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Our History

Joseph Wadley was born December 23, 1830 in Newent Gloucestershire, England. He immigrated to the United States and was granted legal title to 160 acres on Lindon Hill. As a horticulturist by trade Joseph planted and cared for a large variety of fruit and shade trees on the farm.

From 1881 – 1883, Joseph constructed a large home patterned after a traditional English country manor.
n 1907 Joseph’s son, Joseph Daniel Wadley moved to the farm with his family and in 1925 his son, Joseph Daniel Wadley Jr purchased and worked the land for another 2 generations. Today the land is lovingly cared for by the 5th & 6th generation of Joseph’s decendants.

The turn of the century, reception barn was moved to the property in 1995 from Orem Boulevard and restored and refurbished to accommodate wedding receptions on the property.

The Railroad Building was moved to Wadley Farms in 1997.  It was the original railroad station from a mining town in the west desert, called Toplift and also keeping with the historic setting, was built in the early 1900’s.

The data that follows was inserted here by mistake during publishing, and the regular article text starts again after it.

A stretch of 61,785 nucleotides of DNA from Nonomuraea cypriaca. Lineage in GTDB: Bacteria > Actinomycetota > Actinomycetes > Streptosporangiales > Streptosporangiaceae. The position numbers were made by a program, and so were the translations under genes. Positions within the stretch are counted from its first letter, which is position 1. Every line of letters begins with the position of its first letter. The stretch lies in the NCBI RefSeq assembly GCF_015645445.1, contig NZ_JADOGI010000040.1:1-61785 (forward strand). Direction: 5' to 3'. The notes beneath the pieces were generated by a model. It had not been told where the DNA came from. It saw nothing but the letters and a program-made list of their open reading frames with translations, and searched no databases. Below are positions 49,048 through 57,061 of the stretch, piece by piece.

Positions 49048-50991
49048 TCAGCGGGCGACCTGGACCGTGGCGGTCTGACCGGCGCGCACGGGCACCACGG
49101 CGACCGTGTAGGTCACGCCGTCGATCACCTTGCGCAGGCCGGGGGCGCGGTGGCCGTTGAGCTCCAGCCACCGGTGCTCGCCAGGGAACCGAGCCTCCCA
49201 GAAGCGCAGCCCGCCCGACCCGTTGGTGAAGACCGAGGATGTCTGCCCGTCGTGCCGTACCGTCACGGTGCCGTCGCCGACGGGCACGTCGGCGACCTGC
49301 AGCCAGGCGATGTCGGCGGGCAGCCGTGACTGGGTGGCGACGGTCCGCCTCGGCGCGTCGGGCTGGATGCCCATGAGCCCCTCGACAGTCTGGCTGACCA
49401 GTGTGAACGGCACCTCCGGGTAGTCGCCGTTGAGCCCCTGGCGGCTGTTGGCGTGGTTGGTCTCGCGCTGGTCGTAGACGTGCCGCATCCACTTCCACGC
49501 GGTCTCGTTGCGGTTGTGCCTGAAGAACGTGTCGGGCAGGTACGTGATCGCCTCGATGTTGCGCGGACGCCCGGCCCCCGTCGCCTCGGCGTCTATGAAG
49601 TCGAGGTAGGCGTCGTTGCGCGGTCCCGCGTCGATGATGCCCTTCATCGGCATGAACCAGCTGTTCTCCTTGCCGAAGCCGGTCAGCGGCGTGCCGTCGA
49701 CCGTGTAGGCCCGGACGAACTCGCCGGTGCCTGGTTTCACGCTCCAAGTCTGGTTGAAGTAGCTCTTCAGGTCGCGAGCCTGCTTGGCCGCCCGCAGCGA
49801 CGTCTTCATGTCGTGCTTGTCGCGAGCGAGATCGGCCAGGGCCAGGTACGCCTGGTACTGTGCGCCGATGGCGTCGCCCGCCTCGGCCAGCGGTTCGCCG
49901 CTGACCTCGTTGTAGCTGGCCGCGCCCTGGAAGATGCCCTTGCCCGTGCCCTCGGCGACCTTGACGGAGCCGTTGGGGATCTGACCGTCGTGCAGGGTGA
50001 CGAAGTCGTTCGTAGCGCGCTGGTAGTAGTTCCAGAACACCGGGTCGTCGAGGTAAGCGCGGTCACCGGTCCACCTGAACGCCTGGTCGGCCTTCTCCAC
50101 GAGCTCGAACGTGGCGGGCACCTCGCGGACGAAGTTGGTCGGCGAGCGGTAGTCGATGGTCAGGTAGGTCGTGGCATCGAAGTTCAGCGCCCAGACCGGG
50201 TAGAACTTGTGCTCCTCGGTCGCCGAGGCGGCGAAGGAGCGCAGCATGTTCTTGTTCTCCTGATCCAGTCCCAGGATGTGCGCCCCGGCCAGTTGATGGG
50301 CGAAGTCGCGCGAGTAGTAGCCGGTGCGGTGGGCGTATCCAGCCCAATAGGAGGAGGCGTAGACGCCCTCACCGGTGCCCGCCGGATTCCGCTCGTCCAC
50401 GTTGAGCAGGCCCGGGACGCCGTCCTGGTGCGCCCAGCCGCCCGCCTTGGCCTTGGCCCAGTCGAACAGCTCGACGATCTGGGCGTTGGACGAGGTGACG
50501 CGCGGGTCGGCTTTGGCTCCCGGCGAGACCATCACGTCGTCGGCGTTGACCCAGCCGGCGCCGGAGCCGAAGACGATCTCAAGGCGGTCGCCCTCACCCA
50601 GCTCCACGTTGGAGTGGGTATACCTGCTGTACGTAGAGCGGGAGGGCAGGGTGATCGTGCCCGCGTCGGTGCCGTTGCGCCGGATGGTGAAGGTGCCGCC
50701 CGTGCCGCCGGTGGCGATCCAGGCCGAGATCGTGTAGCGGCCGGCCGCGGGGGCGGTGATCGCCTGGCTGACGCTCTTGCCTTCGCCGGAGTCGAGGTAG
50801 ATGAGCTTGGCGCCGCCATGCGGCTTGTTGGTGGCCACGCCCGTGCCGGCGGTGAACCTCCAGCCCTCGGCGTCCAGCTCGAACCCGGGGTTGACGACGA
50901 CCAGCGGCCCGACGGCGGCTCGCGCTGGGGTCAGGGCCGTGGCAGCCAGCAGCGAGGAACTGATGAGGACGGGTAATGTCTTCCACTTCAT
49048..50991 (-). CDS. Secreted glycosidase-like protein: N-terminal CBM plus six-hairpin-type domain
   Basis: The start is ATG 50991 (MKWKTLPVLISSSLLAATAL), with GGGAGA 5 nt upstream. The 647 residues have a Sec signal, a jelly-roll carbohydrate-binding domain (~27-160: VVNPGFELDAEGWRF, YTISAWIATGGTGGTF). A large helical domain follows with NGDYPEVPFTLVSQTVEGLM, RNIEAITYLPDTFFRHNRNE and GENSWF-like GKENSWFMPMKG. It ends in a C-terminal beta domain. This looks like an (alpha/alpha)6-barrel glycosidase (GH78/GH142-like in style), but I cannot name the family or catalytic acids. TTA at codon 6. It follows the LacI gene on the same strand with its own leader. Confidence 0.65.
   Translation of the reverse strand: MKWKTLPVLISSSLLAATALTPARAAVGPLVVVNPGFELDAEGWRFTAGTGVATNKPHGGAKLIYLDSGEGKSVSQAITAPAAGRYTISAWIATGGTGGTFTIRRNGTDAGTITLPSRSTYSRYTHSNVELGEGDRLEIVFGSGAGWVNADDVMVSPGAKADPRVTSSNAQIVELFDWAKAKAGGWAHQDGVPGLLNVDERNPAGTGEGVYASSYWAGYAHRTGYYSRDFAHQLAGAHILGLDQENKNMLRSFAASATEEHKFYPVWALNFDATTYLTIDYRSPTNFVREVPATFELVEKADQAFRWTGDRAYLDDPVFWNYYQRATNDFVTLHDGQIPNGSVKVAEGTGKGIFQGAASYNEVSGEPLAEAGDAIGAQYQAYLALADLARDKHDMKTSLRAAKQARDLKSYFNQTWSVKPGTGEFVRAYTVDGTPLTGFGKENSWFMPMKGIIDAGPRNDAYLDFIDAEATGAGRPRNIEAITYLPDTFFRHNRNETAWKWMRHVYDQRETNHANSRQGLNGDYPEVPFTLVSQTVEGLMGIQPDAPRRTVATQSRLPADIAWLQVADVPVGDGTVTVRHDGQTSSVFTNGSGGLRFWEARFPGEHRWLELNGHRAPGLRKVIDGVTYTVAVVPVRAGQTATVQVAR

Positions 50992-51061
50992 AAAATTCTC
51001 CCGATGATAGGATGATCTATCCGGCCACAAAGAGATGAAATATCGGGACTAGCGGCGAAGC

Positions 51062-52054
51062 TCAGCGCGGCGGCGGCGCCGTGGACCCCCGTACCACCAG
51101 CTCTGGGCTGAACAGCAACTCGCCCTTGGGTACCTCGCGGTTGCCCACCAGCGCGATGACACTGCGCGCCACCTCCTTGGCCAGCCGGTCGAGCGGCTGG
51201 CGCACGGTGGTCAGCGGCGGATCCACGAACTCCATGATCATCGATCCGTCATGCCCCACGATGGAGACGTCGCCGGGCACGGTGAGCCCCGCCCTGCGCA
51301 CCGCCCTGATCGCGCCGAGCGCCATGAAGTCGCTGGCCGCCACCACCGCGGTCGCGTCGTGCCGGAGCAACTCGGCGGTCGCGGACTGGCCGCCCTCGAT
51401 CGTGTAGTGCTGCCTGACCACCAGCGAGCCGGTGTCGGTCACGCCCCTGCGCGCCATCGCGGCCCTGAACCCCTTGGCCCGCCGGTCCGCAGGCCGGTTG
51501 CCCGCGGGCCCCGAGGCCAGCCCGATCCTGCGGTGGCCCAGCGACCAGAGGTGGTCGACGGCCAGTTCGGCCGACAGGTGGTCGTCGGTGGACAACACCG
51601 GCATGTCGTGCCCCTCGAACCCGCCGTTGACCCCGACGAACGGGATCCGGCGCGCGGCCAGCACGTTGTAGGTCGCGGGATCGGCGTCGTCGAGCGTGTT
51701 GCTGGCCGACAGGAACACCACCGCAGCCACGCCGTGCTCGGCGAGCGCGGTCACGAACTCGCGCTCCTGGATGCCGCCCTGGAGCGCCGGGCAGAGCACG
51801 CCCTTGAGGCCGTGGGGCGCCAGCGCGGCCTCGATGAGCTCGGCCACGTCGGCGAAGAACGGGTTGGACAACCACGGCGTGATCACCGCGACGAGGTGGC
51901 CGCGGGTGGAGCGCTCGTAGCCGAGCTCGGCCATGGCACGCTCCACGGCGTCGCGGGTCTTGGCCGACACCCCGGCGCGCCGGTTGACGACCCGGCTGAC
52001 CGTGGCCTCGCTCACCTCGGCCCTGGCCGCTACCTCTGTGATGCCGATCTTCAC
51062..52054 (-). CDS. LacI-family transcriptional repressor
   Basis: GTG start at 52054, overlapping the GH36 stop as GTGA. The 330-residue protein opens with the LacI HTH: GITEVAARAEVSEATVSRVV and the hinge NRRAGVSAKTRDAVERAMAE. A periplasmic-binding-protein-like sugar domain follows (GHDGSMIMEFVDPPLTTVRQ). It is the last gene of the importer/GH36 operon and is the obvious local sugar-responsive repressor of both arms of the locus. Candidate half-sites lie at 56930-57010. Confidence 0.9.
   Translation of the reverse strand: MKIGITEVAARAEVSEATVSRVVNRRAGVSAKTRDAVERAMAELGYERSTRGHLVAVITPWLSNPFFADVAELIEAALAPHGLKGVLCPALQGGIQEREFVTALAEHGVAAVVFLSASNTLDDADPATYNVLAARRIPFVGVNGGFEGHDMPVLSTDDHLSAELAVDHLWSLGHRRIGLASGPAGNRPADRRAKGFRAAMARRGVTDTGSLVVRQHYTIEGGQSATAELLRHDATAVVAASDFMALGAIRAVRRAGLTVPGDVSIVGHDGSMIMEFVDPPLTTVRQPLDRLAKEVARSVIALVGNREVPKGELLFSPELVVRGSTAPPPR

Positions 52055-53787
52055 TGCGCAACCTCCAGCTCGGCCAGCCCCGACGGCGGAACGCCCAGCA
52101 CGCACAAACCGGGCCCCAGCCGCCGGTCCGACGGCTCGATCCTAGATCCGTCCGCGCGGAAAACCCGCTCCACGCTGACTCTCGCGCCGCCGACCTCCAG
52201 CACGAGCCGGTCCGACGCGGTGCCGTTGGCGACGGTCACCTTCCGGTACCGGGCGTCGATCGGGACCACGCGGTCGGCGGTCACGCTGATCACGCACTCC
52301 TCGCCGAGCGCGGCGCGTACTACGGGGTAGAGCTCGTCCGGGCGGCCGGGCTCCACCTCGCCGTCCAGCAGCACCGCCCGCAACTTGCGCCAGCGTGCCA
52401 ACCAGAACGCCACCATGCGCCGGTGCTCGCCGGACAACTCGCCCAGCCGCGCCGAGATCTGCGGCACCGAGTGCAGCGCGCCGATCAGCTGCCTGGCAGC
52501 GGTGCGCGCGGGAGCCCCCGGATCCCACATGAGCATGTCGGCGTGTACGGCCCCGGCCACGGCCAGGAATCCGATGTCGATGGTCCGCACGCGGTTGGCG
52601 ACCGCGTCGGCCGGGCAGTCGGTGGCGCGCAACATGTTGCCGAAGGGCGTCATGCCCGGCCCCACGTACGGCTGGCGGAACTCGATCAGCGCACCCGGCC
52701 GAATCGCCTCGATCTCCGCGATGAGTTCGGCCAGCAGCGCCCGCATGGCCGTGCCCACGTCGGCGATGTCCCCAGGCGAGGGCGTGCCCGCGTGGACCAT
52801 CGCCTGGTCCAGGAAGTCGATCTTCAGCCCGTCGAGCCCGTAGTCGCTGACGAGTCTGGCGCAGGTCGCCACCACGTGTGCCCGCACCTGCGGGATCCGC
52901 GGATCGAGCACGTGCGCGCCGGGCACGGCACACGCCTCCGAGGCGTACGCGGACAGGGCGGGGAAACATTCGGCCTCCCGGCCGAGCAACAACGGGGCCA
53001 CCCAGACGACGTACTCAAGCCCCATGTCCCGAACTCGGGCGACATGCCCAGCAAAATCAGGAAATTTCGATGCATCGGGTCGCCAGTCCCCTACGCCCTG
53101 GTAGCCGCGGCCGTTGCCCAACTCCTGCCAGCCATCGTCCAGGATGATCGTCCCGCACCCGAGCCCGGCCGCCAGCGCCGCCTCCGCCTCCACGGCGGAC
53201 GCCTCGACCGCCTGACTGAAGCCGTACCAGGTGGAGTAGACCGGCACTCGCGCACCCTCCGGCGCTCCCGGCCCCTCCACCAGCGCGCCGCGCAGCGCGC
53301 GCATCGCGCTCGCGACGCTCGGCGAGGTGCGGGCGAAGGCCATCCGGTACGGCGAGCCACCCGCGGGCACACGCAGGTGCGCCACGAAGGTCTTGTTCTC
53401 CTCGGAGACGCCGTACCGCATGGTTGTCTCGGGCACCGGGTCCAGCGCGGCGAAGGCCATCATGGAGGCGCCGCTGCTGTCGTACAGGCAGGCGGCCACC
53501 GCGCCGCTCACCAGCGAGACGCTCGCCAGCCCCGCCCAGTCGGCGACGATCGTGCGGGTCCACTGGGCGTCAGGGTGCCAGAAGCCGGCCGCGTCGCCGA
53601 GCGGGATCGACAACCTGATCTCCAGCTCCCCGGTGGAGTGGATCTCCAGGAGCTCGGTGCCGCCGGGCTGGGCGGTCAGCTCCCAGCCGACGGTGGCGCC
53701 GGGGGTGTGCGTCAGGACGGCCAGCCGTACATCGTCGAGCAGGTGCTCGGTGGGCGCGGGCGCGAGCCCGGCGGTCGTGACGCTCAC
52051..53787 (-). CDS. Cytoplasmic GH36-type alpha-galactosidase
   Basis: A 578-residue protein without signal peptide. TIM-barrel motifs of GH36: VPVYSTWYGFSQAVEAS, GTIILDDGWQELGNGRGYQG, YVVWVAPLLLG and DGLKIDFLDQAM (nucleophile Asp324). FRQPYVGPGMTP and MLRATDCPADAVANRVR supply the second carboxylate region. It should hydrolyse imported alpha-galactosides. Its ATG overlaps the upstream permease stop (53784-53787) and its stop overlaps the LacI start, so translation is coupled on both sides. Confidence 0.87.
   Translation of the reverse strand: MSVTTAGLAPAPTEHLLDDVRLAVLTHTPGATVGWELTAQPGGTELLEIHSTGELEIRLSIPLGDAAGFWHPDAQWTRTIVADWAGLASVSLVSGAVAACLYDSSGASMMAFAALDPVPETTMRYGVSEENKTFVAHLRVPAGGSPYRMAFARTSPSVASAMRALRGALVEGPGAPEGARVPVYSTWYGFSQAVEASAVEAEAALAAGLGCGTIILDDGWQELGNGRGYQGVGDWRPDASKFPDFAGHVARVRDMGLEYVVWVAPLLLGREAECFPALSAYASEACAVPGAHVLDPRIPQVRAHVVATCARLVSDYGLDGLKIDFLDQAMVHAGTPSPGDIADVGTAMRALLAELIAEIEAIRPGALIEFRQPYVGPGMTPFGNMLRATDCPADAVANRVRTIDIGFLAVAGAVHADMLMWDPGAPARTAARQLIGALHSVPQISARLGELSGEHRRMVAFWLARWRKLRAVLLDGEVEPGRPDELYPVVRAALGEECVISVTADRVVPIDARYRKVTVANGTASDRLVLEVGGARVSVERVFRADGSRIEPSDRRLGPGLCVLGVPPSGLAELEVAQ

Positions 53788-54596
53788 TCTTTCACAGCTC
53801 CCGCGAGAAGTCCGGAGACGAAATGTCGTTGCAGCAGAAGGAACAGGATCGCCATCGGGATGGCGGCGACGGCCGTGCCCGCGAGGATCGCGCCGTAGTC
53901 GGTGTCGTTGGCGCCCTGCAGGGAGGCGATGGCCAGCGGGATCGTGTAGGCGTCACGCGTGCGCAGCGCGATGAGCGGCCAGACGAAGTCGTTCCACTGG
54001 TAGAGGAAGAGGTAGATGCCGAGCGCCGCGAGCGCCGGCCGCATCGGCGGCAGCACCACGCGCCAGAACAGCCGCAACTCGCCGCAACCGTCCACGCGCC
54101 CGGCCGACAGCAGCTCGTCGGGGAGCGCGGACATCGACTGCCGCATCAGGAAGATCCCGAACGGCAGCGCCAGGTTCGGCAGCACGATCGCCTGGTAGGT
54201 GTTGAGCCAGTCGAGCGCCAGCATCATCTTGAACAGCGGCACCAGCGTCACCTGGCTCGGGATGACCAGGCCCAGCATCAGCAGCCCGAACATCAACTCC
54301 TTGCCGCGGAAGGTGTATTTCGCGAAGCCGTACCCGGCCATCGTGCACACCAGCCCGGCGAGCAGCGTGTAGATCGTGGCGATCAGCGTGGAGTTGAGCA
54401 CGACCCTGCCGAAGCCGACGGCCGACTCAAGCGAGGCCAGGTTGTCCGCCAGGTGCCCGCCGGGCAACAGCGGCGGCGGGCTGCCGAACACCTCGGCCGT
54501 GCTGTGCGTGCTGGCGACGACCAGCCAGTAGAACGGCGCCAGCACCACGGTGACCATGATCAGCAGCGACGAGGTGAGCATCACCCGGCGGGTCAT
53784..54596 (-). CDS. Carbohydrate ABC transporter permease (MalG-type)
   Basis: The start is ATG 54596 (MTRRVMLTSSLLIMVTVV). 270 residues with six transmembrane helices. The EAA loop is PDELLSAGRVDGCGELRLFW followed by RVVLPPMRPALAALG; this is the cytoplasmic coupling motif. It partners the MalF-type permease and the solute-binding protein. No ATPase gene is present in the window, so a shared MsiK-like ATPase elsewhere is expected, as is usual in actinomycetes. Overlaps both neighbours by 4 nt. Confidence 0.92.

The Castle took 5 years to build and is the newest building to the Wadley Farms property.  The wood beams, mantels on the fire places, and wood floors were all lovingly preserved from local historical buildings (Hill Air Force Base, Union Pacific Railroad and others). Chandeliers were constructed from drill pipe found in the Vernal area.  In hopes of preserving a piece of local history, we present the legacy of Wadley Farms.



“These old buildings do not belong to us only, they belong to our forefathers and they will belong to our decendants unless we play them false. They are not in any sense our own property to do as we would like with them. We are only trustees for those that come after us.”

~ William Morris Oxford, England 1876


Progress, and improve upon and make beautiful everything around you. Cultivate the earth, and cultivate your minds. Build cities, adorn your habitations, make gardens, orchards, and vineyards, and render the earth so pleasant that when you look upon your labors you may also do so with pleasure and that angels may delight to come and visit your beautiful locations.

~ Brigham Young, Deseret News, Aug. 8, 1860

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